OVERVIEW: Dove launched the Campaign for Real Beauty in 2004 - with Canada as part of the global team that came up with this new way to talk to women and girls. Then, in 2005, Canada introduced another shift, by increasing the focus on what had been until then a small part of the campaign: the Dove Self-Esteem Fund. This second shift was remarkable because the advertising did not involve product sell.
SITUATION ANALYSIS: At the start of the case, Dove was facing the P&G juggernaut in hair care, deodorant and personal wash, with Nivea, Aveeno and Jergens as growing challengers. In these situations, it's easy to talk about the need for a strong, differentiating platform - but the Campaign for Real Beauty created one, debunking stereotypes and redefining traditional ideas of beauty.
STRATEGY & INSIGHT: For 2005, Canada was looking for ways to add impact to the "real beauty" campaign, and inspiration came from research showing that an alarming number of girls suffer from low self-esteem. Ninety-two percent wanted to change at least one aspect of their appearance. Canada decided to increase support for the Self-Esteem Fund to just under 10 percent of the total annual marketing budget. Controversially, this effort would involve no hard sell, but the team believed that it would still pay dividends at the shelf.
EXECUTION: This started with a series of self-esteem workshops across the country, with a corresponding suite of tools on-line. Creatively, support came from:
"Little Girls :60" This commercial (to the music of 'True Colours') rings painfully true. It contrasts the real beauty of young girls with their self-esteem doubts like 'thinks she's fat', or 'hates her freckles'. The spot launched in Canada in January 2005, and went global in 2006. This included an airing on the Superbowl.
"Daughters :90" This profiles girls and young women speaking frankly about the insidious impact of beauty culture. It was released virally in 2006.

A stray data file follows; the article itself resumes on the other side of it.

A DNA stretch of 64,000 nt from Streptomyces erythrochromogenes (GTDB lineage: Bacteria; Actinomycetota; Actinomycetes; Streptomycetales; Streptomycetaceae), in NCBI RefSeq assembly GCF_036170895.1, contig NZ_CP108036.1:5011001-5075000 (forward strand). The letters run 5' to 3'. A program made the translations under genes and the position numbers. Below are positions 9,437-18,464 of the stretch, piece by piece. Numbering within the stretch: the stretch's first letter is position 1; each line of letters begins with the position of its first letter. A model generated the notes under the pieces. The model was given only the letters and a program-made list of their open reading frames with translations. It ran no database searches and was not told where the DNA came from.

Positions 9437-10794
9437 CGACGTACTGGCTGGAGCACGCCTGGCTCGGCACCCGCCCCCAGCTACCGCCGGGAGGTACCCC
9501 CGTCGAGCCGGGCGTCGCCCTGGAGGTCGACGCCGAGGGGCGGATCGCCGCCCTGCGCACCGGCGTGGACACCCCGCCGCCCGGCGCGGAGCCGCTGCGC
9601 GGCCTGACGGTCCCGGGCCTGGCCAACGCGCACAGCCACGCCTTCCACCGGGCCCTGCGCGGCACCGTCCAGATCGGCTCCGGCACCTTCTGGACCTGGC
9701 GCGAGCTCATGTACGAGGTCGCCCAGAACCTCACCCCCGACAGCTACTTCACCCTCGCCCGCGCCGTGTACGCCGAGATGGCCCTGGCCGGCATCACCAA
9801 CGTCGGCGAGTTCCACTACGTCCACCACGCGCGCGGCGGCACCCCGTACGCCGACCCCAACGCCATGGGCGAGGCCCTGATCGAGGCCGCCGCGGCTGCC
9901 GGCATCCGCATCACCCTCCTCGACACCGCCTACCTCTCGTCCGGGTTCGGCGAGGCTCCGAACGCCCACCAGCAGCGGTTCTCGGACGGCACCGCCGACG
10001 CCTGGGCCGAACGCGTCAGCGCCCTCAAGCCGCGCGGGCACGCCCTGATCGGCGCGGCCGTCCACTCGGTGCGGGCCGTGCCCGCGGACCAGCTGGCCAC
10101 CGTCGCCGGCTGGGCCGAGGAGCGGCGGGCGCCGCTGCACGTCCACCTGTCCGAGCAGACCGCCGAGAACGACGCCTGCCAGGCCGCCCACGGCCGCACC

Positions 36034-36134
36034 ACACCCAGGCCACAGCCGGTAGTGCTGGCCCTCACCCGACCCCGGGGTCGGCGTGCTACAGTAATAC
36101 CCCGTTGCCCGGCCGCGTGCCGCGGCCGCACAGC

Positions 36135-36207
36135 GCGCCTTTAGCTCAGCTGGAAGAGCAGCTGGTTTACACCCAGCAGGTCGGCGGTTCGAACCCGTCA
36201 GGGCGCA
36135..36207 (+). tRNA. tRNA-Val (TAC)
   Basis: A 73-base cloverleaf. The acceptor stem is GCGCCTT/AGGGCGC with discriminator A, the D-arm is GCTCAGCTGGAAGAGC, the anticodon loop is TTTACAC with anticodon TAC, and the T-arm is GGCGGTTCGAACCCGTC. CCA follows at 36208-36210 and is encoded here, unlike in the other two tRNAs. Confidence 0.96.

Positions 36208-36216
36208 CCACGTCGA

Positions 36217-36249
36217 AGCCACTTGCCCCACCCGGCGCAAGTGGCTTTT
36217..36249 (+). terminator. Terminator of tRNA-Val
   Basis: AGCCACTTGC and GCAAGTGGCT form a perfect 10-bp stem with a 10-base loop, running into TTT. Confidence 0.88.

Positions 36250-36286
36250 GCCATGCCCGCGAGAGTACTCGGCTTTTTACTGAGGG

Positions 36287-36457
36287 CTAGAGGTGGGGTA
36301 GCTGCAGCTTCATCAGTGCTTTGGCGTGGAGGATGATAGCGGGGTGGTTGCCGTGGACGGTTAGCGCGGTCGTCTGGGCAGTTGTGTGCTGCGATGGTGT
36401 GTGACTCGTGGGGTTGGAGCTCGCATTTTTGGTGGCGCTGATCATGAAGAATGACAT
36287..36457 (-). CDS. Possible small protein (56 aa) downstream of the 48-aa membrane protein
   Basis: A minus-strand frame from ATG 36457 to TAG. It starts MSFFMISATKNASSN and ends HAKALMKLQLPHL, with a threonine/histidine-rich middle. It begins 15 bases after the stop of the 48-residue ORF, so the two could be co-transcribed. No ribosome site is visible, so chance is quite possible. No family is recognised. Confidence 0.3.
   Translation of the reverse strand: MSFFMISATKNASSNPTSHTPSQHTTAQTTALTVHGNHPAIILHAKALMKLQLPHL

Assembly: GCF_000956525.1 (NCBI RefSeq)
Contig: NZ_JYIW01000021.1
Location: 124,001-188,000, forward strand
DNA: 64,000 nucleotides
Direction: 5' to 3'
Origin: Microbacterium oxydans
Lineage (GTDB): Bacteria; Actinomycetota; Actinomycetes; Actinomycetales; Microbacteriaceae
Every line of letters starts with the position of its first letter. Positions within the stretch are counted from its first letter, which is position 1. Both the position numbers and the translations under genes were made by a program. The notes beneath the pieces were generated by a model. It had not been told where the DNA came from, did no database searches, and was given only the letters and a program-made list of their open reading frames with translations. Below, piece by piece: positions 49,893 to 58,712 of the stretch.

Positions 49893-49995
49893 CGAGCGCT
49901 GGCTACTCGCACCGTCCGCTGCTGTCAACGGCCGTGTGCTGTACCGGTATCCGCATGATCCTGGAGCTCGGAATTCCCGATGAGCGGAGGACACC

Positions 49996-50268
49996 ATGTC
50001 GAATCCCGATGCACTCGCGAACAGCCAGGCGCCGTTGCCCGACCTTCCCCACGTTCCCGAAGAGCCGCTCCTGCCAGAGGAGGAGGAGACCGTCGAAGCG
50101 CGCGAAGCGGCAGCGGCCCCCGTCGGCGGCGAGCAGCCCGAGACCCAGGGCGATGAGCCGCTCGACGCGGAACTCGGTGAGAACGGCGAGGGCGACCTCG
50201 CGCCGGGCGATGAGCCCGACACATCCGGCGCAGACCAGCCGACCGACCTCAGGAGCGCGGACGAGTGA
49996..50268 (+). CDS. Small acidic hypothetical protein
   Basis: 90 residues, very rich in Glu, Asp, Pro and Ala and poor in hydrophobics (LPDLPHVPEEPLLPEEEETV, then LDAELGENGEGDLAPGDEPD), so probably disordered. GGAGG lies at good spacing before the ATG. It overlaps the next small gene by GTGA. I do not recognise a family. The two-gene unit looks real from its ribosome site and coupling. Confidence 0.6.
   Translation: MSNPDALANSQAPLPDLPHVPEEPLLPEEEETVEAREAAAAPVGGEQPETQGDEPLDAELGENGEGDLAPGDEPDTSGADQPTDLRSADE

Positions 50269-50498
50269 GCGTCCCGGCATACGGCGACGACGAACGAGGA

"Evolution :90" This now world-famous spot also went viral in 2006. We see an ordinary, attractive woman being turned into a billboard model by make-up, retouch-ing and photo shop. It closes with: 'no wonder our perception of beauty is so distorted.'
RESULTS: In Canada, the dollar franchise grew 18% in 2005, and another 12% in 2006. These are excellent results for packaged goods, and compare to +3% in 2004. Results in the rest of the world, with lower self-esteem investment, were also positive, though not as strong (Unilever was not in a position to release actual figures). As for "Evolution," it became an icon of viral marketing. It cost nothing to run, but the estimated media value in the US alone was $150,000,000. The BBC in the UK ran a five minute branded piece on it. And for 10 days, it topped the charts of linked-to-brand videos on Blogpulse and Technorati.
CAUSE & EFFECT: The case showed strong positive tracking measures related to the campaign message, and discussed the fact that there were no other marketing variables to cause the results. Though not directly causal, it's also worth noting that "Evolution" won two Grand Prix Lions at Cannes in 2007.
GEOFF CRAIG, V.P. Marketing
STEPHEN KOURI, V.P. Marketing
MARK WAKEFIELD, Marketing Director
ERIN ILES, Marketing Manager
SHARON MACLEOD, Marketing Manager
STEPHANIE HURST, Marketing Manager
ALISON LEUNG, Marketing Manager
ALEKSANDRA HOSZOWSKI, Asst. Brand Manager
JANET KESTIN, Co Creative Head
NANCY VONK, Co Creative Head
TIM PIPER, Art Director
MIKE KIRKLAND, Art Director
CHRIS DACYSHYN, Writer
BRENDA SURMINSKI, Producer
MARK FORWARD, Account Supervisor
SARAH KOSTECKI, Account Supervisor
HAYLEY SHIPPER, Account Executive
COBY SHUMAN, Associate Account Executive
AVIVA GROLL, Group Account Director, Client Service